It’s the business buzzword of the moment: “reshoring.”
After spending a couple of decades advising Western clients on how to “offshore” their production facilities to low-cost jurisdictions in Asia, business consultancies say it might be time to bring some of that work home.
The combination of rising wages in China, elevated shipping costs and a rethinking of supply chains is making North America the hot “new” global manufacturing hub. Boston Consulting Group predicts the combination of production returning from China and increased exports will create between 600,000 and one million jobs in the United States over the next decade.
“We think it has just begun,” said Hal Sirkin, a senior partner at Boston Consulting in Chicago. “We’re starting to see the early movers in the process.”
This wave has yet to touch Canada’s shores, reflecting the country’s status as a relatively expensive place to assemble gadgets, parts and machinery. That raises a policy question for officials in Ottawa and the provincial capitals that they haven’t had to consider for a long time: How far are they willing to go to win factory work?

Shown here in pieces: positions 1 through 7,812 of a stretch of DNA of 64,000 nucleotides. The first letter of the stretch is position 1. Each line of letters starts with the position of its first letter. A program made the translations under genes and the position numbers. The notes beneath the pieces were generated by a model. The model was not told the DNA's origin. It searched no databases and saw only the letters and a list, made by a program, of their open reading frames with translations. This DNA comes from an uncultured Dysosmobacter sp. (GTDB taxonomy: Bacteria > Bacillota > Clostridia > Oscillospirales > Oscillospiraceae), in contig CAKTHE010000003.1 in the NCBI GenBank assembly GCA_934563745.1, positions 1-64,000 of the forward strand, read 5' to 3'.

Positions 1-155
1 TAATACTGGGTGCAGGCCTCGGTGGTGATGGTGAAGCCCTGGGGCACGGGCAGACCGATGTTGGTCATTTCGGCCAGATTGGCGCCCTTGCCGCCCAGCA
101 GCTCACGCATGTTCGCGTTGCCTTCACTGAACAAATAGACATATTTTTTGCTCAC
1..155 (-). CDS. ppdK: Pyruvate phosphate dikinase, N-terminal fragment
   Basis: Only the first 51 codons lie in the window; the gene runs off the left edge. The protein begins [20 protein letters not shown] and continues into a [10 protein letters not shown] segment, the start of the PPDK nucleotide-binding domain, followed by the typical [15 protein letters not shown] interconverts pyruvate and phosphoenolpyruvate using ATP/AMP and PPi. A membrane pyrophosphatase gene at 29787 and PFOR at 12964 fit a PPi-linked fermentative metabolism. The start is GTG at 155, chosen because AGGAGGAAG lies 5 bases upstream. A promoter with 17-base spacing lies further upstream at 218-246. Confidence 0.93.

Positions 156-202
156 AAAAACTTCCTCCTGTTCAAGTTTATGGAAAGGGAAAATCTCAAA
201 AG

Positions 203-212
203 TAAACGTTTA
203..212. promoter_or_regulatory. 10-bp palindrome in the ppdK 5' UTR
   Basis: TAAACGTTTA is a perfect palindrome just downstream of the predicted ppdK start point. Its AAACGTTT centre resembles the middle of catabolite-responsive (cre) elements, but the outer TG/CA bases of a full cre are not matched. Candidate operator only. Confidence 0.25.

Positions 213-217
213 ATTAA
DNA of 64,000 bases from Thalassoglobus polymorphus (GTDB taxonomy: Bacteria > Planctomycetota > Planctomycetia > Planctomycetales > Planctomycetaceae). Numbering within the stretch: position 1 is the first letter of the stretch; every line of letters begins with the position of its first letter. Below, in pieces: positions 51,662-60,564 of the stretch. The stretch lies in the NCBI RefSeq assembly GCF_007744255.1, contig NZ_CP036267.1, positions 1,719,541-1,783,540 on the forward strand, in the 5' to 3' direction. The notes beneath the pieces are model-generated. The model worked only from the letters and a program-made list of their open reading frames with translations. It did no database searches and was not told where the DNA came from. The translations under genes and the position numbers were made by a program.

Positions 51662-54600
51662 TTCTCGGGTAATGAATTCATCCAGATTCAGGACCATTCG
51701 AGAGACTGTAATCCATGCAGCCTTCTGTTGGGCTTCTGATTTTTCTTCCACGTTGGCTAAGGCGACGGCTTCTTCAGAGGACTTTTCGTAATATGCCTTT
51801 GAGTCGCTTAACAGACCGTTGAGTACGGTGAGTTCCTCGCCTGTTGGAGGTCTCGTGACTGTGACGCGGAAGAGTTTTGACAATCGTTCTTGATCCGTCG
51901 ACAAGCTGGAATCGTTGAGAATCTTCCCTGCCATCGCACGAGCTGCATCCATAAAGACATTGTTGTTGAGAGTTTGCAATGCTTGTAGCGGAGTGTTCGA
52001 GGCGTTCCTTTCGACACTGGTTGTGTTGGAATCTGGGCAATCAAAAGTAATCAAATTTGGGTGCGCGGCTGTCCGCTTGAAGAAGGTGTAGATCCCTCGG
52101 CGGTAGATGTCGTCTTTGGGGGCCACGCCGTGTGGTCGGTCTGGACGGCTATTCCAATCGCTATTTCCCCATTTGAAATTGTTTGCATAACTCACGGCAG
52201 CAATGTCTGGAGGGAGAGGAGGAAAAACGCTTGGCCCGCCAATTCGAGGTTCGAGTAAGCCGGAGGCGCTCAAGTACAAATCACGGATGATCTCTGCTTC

The offshoring phenomenon of recent times represented an exodus of manufacturing jobs from North America; the return of that work will represent a fraction of what was lost. That means that if Canada wants a piece of the action, governments will have to lure corporate decision makers with incentives and policies that offset the country’s stronger dollar, higher labour costs and distance from key markets in Europe, Latin America and Asia.
“We’re not going to get the jobs back without the involvement of policy makers,” said Tony Grnak, who leads Deloitte’s team of Canadian manufacturing consultants in Toronto.